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God Bless America  (2012)
2 Stars
Directed by Bobcat Goldtwait.
Cast: Joel Murray, Tara Lynne Barr, Mackenzie Brooke Smith, Melinda Page Hamilton, Rich McDonald, Maddie Hasson, Larry Miller, Travis Wester, Lauren Phillips, Aris Alvarado, Regan Burns, Guerrin Gardner.
2012 – 100 minutes
Rated: Rated R (for strong violence and language including some sexual sequences).
Reviewed by Dustin Putman, May 7, 2012.
Who might have guessed that a mid-range comic whose heyday was in the late-'80s/early-'90s would turn out to have such a sharp, merciless vision as a filmmaker? With 2009's underseen dark satire "World's Greatest Dad" (starring Robin Williams as a father who decides to rewrite his awful teenage son's life by doctoring his accidental death into a suicide), Bobcat Goldthwait single-handedly turned around his D-list persona for the better. With "God Bless America," he fearlessly takes another step toward politically-loaded, sure-to-be-controversial subject matter by painting a revenge fantasy against the very people responsible for stripping decency from the world. The finished outcome doesn't add up to as much as Goldthwait might have originally envisioned for it—and its central target of an "American Idol"-like singing competition show seems misguided—but the picture is still an unblinking rally cry for humanity in a pop-culture-laden media landscape that makes its fortune out of exploitation and humiliation.

Frank (Joel Murray) is a divorced, middle-aged sad sack disgusted by the twenty-first-century world around him, a place where news hosts can spit hypocritical, narrow-minded vitriol for ratings, where reality shows have sunk to people literally throwing used tampons at each other, where the radio is overrun by mindless deejays and sexist shock jocks, and where a valiant act of kindness in real life can get a person fired for sexual harassment. The realization that his young daughter Ava (Mackenzie Brooke Smith) is turning into the spoiled brats he sees on TV and the discovery that he has a terminal brain tumor are, finally, the catalysts that send him over the edge on a country-wide killing spree. His targets are anyone who's lost sight of what being a respectful human being is all about, starting with the stuck-up subject of a "Super Sweet 16" reality program he's just suffered through, and then extending to patrons with no proper movie theater etiquette. 16-year-old Roxy (Tara Lynne Barr) shares Frank's disdain for humanity's wrong turn and has soon tagged along, the two of them becoming a sort of platonic, modern-day Bonnie and Clyde. Though crazily well-meaning, their blood-drenched voyage to right the sociological wrongs of the planet is destined to not end well.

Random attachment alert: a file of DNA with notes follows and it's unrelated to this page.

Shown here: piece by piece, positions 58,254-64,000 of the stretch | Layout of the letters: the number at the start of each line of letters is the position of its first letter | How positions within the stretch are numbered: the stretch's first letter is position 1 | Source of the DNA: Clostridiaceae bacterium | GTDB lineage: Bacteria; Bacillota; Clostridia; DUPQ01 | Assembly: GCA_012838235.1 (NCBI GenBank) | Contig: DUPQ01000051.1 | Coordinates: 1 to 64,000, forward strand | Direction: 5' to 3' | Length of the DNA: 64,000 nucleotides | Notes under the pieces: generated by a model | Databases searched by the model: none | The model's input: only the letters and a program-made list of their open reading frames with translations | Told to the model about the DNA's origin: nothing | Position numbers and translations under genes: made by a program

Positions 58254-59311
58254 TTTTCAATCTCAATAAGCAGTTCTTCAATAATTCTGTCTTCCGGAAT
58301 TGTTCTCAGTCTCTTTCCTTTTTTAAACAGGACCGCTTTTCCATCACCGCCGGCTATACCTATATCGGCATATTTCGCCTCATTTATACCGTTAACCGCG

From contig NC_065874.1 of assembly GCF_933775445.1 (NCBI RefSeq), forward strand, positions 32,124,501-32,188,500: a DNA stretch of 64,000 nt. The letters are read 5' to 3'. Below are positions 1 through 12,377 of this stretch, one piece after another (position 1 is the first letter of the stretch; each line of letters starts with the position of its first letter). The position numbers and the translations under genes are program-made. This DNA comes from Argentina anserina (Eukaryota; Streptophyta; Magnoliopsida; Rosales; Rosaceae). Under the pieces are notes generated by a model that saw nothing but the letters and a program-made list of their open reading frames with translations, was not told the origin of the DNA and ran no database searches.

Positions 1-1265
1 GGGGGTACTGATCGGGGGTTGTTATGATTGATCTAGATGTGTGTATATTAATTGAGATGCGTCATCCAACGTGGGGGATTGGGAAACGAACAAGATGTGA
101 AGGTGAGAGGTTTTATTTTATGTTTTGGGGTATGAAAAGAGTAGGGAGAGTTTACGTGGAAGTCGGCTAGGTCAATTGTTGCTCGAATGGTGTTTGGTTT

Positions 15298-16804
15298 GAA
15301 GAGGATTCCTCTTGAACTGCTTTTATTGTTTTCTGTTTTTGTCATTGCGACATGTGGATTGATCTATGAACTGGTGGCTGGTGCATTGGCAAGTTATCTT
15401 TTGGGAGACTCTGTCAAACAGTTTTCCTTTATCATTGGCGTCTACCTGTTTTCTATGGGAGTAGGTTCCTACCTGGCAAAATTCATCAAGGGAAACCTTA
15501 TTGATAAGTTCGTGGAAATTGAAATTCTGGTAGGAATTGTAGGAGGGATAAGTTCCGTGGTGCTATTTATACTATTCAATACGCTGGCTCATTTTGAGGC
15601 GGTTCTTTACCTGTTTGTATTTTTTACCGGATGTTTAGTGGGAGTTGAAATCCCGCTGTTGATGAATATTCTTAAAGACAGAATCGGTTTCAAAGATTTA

"God Bless America" does the near-impossible by immersing the viewer so deeply and hopelessly into the worst of the worst in culture and media that, by the time Frank is shooting A-holes dead at point-blank range, the movie has made a convincing case for the necessity of mass murder. All (partial) kidding aside, writer-director Bobcat Goldthwait casts a cynical eye at the place we all live and makes good enough points for his cinematic diatribe to remain timely and worthwhile. Rough around the technical edges—a shot of what is supposed to be Virginia Beach is given away as the West Coast by the blatant palm trees dotting the coastline—and not always assured in its story turns—what is the point of a key revelation Frank finds out from his doctors late in the proceedings?—the film nonetheless grabs its audience and doesn't let go until the ultra-contrived ending. Guiding the way as unlikely soul mates Frank and Roxy, Joel Murray (2011's "The Artist") and Tara Lynne Barr (making her charismatic feature debut) prove to be as likable as cold-blooded killers can be, maybe because their extreme crimes come out of a passion for a better tomorrow. They may be crazy, but they don't deserve to be silenced—the biggest disappointment in the trajectory which "God Bless America" follows.
© 2012 by Dustin Putman
Dustin Putman